It is easier than ever to find out details on a person’s life; this is especially true for people who are in the public eye. Actors, musicians and other high-profile personalities often give up a great deal of privacy when they are well-known or famous.
If someone in the public eye passes away, there is an even greater desire for people to want to learn about the intimate details of his or her life, including the contents of an estate. With that in mind, it is crucial to take steps to protect your privacy, your assets and your personal wishes in the event of death or incapacity if you are a high-profile personality.
Some people assume there is nothing they can do — or need to do — to keep things private after they have passed away. However, making planning decisions like setting up trusts can keep details of an estate private. Even if you don’t prioritize your own privacy, you could have family members and business partners who would prefer that details affecting them stay private.
Protecting complex assets
High-profile people often have complex assets to manage. This might include intellectual property rights, collectibles and memorabilia that will be distributed upon the owner’s death. As this article notes, handling these complex (and often very valuable) assets can require added efforts in the way of valuation and transfer, so it is important plan accordingly.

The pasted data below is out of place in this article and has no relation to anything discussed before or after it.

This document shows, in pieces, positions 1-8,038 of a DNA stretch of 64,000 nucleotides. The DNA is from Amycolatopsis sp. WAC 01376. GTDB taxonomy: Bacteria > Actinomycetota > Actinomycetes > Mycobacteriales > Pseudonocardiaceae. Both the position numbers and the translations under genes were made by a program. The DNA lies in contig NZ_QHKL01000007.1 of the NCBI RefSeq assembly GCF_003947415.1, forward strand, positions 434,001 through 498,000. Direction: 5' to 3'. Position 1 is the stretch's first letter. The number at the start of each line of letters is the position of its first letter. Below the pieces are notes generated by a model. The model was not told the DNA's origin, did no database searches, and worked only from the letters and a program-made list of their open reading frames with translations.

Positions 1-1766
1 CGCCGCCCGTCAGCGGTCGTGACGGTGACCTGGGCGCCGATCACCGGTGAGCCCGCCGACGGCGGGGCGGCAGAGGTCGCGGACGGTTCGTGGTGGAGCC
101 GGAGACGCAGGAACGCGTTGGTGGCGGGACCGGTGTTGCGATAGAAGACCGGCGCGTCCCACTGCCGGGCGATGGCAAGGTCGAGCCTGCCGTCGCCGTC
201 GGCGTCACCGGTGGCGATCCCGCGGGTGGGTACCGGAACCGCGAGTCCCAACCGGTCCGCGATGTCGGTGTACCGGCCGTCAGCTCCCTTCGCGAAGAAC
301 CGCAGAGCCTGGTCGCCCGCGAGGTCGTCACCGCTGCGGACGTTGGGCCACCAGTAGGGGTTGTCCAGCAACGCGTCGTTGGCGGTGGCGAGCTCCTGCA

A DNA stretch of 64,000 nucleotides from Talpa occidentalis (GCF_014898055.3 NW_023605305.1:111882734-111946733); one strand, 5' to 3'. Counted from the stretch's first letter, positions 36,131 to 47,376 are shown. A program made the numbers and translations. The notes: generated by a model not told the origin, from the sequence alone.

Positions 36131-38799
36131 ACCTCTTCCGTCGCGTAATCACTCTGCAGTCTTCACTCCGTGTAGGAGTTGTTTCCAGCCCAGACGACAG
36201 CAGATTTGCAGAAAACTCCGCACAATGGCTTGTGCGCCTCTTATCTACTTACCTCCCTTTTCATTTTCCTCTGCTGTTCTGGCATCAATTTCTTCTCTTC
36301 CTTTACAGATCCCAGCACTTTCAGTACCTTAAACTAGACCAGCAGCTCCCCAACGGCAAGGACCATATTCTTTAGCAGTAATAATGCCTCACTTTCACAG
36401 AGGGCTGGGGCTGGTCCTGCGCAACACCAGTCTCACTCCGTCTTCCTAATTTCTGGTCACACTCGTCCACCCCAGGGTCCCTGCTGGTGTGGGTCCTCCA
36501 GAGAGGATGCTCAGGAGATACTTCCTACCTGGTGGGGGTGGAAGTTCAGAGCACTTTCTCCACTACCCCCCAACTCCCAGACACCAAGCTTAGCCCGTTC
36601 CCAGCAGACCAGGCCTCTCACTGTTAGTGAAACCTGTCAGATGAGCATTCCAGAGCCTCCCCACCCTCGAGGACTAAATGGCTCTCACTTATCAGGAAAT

Protecting your wishes
You may feel very in control of what you put out, from creative endeavors to your image. However, if you become incapacitated, you lose control over these and other elements of your life. Rather than let other parties make decisions you would not want them to make, you can include with your estate plan healthcare directives and powers of attorney, among other tools that can protect your wishes if you pass away or cannot make legal decisions.
People who are in the public eye often make sacrifices or compromises in their personal and professional lives. However, when it comes to wishes regarding your affairs after you are gone, you should be feel like you have to give up what you want. You can instead discuss your options with an attorney who can help you build a solid estate plan that meets your needs.